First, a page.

All types of fiction arguably invite their audience to explore real ideas, issues, or possibilities in an otherwise imaginary setting, or using what is understood about reality to mentally construct something similar to reality, though still distinct from it.
Realistic fiction typically involves a story whose basic setting (time and location in the world) is real and whose events could feasibly happen in a real-world setting; non-realistic fiction involves a story where the opposite is the case, often being set in an entirely imaginary universe, an alternative history of the world other than that currently understood as true, or some other non-existent location or time-period, sometimes even presenting impossible technology or a defiance of the currently understood laws of nature.
The distinction between fiction and non-fiction is obscured by an understanding, on the one hand, that the truth can be presented through imaginary channels and constructions, while, on the other hand, imagination can just as well bring about significant conclusions about truth and reality.
In terms of the traditional separation between fiction and non-fiction, the lines are now commonly understood as blurred, showing more overlap than mutual exclusion. Even fiction usually has elements of, or grounding in, truth. The distinction between the two may be best defined from the perspective of the audience, according to whom a work is regarded as non-fiction if its people, places, and events are all historically or factually real, while a work is regarded as fiction if it deviates from reality in any of those areas.
Neal Stephenson has suggested that while any definition will be simplistic there is today a general cultural difference between literary and genre fiction. On the one hand literary authors nowadays are frequently supported by patronage, with employment at a university or a similar institution, and with the continuation of such positions determined not by book sales but by critical acclaim by other established literary authors and critics. On the other hand, he suggests, genre fiction writers tend to support themselves by book sales. However, in an interview, John Updike lamented that “the category of ‘literary fiction’ has sprung up recently to torment people like me who just set out to write books, and if anybody wanted to read them, terrific, the more the merrier. … I’m a genre writer of a sort. I write literary fiction, which is like spy fiction or chick lit”. Likewise, on The Charlie Rose Show, he argued that this term, when applied to his work, greatly limited him and his expectations of what might come of his writing, so he does not really like it. He suggested that all his works are literary, simply because “they are written in words”.
Literary Fiction is a term used in the book-trade to distinguish novels that are regarded as having literary merit, from most commercial or “genre fiction”.
The style of literary fiction is often described as “elegantly written, lyrical, and … layered”. The tone of literary fiction can be darker than genre fiction, while the pacing of literary fiction may be slower than popular fiction. As Terrence Rafferty notes, “literary fiction, by its nature, allows itself to dawdle, to linger on stray beauties even at the risk of losing its way”.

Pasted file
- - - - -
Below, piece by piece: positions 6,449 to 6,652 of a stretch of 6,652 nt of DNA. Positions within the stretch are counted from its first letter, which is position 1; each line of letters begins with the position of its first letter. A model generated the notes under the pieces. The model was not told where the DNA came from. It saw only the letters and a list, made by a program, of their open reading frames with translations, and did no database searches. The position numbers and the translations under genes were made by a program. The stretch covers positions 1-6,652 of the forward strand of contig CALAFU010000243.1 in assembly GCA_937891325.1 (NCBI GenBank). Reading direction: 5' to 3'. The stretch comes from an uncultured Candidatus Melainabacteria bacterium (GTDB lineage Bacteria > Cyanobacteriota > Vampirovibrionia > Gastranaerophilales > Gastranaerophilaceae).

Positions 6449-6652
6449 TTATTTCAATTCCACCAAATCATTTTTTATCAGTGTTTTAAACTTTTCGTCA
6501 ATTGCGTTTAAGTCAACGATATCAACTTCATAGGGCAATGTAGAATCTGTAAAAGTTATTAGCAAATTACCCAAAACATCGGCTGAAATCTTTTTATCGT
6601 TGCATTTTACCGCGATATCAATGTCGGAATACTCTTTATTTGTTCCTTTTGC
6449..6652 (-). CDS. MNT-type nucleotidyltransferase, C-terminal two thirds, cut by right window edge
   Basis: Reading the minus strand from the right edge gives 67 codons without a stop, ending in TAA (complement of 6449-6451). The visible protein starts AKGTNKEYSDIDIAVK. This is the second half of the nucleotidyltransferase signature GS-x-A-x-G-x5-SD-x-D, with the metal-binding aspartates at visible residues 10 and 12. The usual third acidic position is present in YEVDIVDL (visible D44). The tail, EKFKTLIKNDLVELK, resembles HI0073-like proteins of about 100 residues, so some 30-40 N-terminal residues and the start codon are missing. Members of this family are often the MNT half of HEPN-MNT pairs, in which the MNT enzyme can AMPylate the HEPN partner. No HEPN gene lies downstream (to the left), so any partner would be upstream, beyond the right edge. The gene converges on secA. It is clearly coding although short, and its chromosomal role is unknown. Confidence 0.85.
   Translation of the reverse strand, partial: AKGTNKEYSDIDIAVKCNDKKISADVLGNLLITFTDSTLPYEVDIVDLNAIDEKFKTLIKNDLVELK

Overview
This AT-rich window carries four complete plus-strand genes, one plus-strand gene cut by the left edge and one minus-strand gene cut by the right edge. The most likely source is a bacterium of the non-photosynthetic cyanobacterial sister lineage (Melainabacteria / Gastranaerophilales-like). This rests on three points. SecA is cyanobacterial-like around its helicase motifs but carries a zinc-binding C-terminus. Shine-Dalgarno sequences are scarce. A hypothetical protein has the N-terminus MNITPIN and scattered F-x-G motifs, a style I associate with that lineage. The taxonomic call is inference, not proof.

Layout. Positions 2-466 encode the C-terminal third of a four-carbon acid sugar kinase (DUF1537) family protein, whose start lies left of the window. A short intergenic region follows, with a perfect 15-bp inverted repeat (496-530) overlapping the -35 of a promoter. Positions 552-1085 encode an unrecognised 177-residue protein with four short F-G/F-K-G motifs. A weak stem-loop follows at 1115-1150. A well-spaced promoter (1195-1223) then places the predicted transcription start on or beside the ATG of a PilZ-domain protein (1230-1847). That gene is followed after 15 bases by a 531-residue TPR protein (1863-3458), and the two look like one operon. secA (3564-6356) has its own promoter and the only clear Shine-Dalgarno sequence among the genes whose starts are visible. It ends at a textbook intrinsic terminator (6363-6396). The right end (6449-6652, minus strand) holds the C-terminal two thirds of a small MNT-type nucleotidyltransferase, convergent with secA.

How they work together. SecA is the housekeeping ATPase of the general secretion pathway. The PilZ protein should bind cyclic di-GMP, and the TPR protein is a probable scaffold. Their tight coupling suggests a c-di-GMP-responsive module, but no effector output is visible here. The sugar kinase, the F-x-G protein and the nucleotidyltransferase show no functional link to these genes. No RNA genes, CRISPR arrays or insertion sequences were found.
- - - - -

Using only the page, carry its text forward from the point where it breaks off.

Literary fiction often involves social commentary, political criticism, or reflection on the human condition. In general it focuses on “introspective, in-depth character studies” of “interesting, complex and developed” characters. This contrasts with genre fiction where plot is the central concern. Usually in literary fiction the focus is on the “inner story” of the characters who drive the plot, with detailed motivations to elicit “emotional involvement” in the reader.
Science fiction predicts or supposes technologies that are not realities at the time of the work’s creation: Jules Verne’s novel From the Earth to the Moon was published in 1865 and only in 1969 did astronaut Neil Armstrong first land on the moon.
Historical fiction places imaginary characters into real historical events. In the early historical novel Waverley, Sir Walter Scott’s fictional character Edward Waverley meets a figure from history, Bonnie Prince Charlie, and takes part in the Battle of Prestonpans.
Fictional works that explicitly involve supernatural, magical, or scientifically impossible elements are often classified under the genre of fantasy, including Lewis Carroll’s Alice in Wonderland, J.K. Rowling’s Harry Potter series, and J.R.R. Tolkien’s The Lord of the Rings. Creators of fantasy sometimes introduce imaginary creatures and beings such as dragons and fairies.
Fiction is commonly broken down into a variety of genres: subsets of fiction, each differentiated by a particular unifying tone or style, narrative technique, media content, or popularly defined criterion.
Some works of fiction are slightly or greatly re-imagined based on some originally true story, or a reconstructed biography. Often, even when the fictional story is based on fact, there may be additions and subtractions from the true story to make it more interesting. An example is Tim O’Brien’s The Things they Carried, a series of short stories about the Vietnam War.
Types of literary fiction in prose include:
- Short story: A work of at least 2,000 words but under 7,500 words. The boundary between a long short story and a novella is vague.
- Novella: A work of at least 7,500 words but under 50,000 words. Joseph Conrad’s Heart of Darkness (1899) is an example of a novella.
- Novel: A work of 50,000 words or more.